Simon Prebble has read most of the audio versions of Charles Todd's, and his readings are wonderful. Very rich and painful and macabre, much like the inspector himself. This wasn't my favorite of the series, but as usual, Prebble weaves the tale like a good play. You won't want to stop listening.
Great narration and interesting story line. If you love British mysteries, this is a good one.
I really like this style of mystery - police procedural, interesting protagonist detective, set between the wars in England. I thought the main character was really quite well drawn. However, I found the story somewhat confusing and the mystery itself implausible and almost irrelevant. I liked all the ingredients, but for me the story itself was not interesting. Also, all of these characters who take on each others' identity. That whole thing didn't work for me, and didn't seem to have any point or plausibility.
The main character is very interesting and likeable. I was hoping for more involvement with his sister, who only appears in one scene but is also engaging. I might try number 2 in the series, eventually. An okay listen, but not as good as i had hoped. Nicely narrated, though, except for the terrible attempt at a scottish accent Xb
This British detective procedural is fair. I enjoy a bit more of a pace in my mysteries.
I just could not get pulled into this novel. Too much talk and little else.
Haven't read, only listened. But, the reader is superb, so I lean toward the audio version.
The continuation of a most intriguing character, Ian Rutledge. The author has refined and expanded him with each new book.
His conversations with the rector.
It was "moving" throughout the entire book.
The main character, Scotland Yard Inspector Ian Rutledge, has grown and expanded as a character in each book of the series. Todd tells wonderful stories, with excellent character development - and the tricks and turns of the mystery are always fascinating.
Old England mystery
The blend of mystery and old England
A nicely plotted, enjoyable read. Mystery plotted in old England. I will try some of the other books after reading this one.
The Inspector Ian Rutledge mysteries are certainly that- mysterious. They are dark, plodding, gloomy, and at times tedious. I love an intricate plot, and these books do have very entangled plots. But sometimes it seems the Charles Todd makes the story so complex and entangled that it strains credulity... and not in a good way. The police procedural details that I usually enjoy following are slow, slow and slow. And did I say slow? I wanted to stop listening several times, but stuck with it just out of curiosity as to just which unlikely character would turn out being the murderer. Simon Prebble does a good job with his narration, and much of the descriptive writing is quite good. The whole post WW1 historical background is also interesting. But I can't either read or listen to another one of these books. Whew!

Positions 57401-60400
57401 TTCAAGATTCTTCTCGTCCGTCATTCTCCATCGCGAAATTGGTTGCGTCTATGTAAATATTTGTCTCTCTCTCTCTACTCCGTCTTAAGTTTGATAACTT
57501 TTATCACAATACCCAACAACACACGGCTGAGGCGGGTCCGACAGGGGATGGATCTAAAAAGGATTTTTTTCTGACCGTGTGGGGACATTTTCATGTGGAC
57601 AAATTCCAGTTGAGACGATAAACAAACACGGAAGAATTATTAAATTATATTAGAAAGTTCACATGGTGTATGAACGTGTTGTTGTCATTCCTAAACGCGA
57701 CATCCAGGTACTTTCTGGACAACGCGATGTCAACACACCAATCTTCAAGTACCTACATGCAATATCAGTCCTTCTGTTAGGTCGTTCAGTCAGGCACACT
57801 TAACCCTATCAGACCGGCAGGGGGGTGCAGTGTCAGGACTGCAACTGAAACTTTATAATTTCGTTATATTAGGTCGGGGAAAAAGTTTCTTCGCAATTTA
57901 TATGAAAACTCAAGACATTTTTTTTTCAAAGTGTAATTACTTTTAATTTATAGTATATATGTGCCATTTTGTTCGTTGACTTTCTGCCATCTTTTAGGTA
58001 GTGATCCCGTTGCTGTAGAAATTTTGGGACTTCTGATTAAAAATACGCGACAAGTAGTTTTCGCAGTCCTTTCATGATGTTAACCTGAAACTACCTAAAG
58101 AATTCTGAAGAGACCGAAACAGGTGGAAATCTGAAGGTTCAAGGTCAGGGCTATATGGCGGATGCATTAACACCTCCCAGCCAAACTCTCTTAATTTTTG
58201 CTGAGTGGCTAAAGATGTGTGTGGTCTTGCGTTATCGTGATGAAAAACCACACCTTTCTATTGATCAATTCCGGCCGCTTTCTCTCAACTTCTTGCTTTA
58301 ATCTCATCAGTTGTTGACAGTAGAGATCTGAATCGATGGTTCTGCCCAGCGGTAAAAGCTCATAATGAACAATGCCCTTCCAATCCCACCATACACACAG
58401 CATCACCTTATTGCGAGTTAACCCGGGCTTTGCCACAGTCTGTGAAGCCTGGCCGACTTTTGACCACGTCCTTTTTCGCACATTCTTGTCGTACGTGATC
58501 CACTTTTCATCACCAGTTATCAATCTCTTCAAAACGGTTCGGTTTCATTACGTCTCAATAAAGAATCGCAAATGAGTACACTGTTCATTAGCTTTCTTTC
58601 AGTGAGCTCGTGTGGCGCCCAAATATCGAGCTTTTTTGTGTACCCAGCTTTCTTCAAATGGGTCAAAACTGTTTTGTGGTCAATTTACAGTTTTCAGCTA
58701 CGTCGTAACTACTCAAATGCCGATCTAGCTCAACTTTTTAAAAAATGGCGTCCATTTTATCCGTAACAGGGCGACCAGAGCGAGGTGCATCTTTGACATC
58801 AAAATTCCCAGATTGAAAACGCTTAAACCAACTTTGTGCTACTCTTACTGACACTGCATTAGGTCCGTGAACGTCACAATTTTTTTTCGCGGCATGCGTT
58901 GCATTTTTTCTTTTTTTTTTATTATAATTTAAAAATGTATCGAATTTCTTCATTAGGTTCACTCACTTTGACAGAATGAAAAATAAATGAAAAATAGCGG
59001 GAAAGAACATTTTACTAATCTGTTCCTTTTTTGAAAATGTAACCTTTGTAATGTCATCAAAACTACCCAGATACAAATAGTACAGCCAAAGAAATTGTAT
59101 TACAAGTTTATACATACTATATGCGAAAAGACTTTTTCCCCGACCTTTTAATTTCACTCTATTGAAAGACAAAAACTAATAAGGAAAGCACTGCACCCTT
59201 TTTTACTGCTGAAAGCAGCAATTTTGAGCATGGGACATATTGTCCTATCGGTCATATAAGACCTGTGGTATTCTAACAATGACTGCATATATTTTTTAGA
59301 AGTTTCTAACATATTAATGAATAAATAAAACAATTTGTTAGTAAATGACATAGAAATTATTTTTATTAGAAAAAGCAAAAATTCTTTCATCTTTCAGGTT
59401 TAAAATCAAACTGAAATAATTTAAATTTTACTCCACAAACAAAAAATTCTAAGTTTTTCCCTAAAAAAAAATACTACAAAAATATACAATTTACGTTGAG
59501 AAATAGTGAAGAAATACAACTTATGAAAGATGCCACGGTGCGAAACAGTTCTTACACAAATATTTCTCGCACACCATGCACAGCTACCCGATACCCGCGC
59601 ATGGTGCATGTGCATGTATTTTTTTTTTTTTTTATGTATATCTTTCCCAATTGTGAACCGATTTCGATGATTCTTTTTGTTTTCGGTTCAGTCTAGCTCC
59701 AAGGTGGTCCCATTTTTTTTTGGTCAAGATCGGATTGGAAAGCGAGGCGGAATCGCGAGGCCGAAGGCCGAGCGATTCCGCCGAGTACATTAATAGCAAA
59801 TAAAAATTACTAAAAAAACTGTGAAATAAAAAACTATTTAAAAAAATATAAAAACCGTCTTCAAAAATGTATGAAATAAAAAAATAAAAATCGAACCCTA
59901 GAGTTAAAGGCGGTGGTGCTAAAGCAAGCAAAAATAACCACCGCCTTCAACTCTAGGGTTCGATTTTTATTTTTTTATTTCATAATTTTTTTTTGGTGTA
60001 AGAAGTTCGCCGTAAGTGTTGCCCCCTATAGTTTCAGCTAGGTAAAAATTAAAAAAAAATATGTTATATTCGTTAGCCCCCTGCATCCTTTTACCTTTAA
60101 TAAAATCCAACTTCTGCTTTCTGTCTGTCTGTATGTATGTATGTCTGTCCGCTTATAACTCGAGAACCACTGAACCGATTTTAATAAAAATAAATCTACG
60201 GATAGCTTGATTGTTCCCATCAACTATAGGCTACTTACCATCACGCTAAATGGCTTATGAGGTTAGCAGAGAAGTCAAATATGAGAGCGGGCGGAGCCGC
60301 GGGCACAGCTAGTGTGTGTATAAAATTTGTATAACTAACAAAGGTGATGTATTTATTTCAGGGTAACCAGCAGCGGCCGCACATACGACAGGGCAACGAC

I enjoy a variety of books including mysteries, historical fiction as well as young adult and children's literature. Listening to books gives me the ability to "read" in the car as well as the evening as a nightcap before bed.
I found this mystery novel tedious, long and a bit boring. The main character was depressive and the mystery was not particularly interesting. None of the characters seemed well developed or engaging.
I liked the way the book wove the characters together. Making you really think about who did it.
to me it wasn't an on the edge book, but a good tale that kept you coming back to hear more.
Ruledge & his dead mate giving his opinion was excellent.
I enjoyed this book thoroughly. I have listened to over 100 books over the years and this book takes place after WW1 which is was something new for me and the story moved right along. Is it the best book I have listened to no, but was it worth one of my credits absolutely.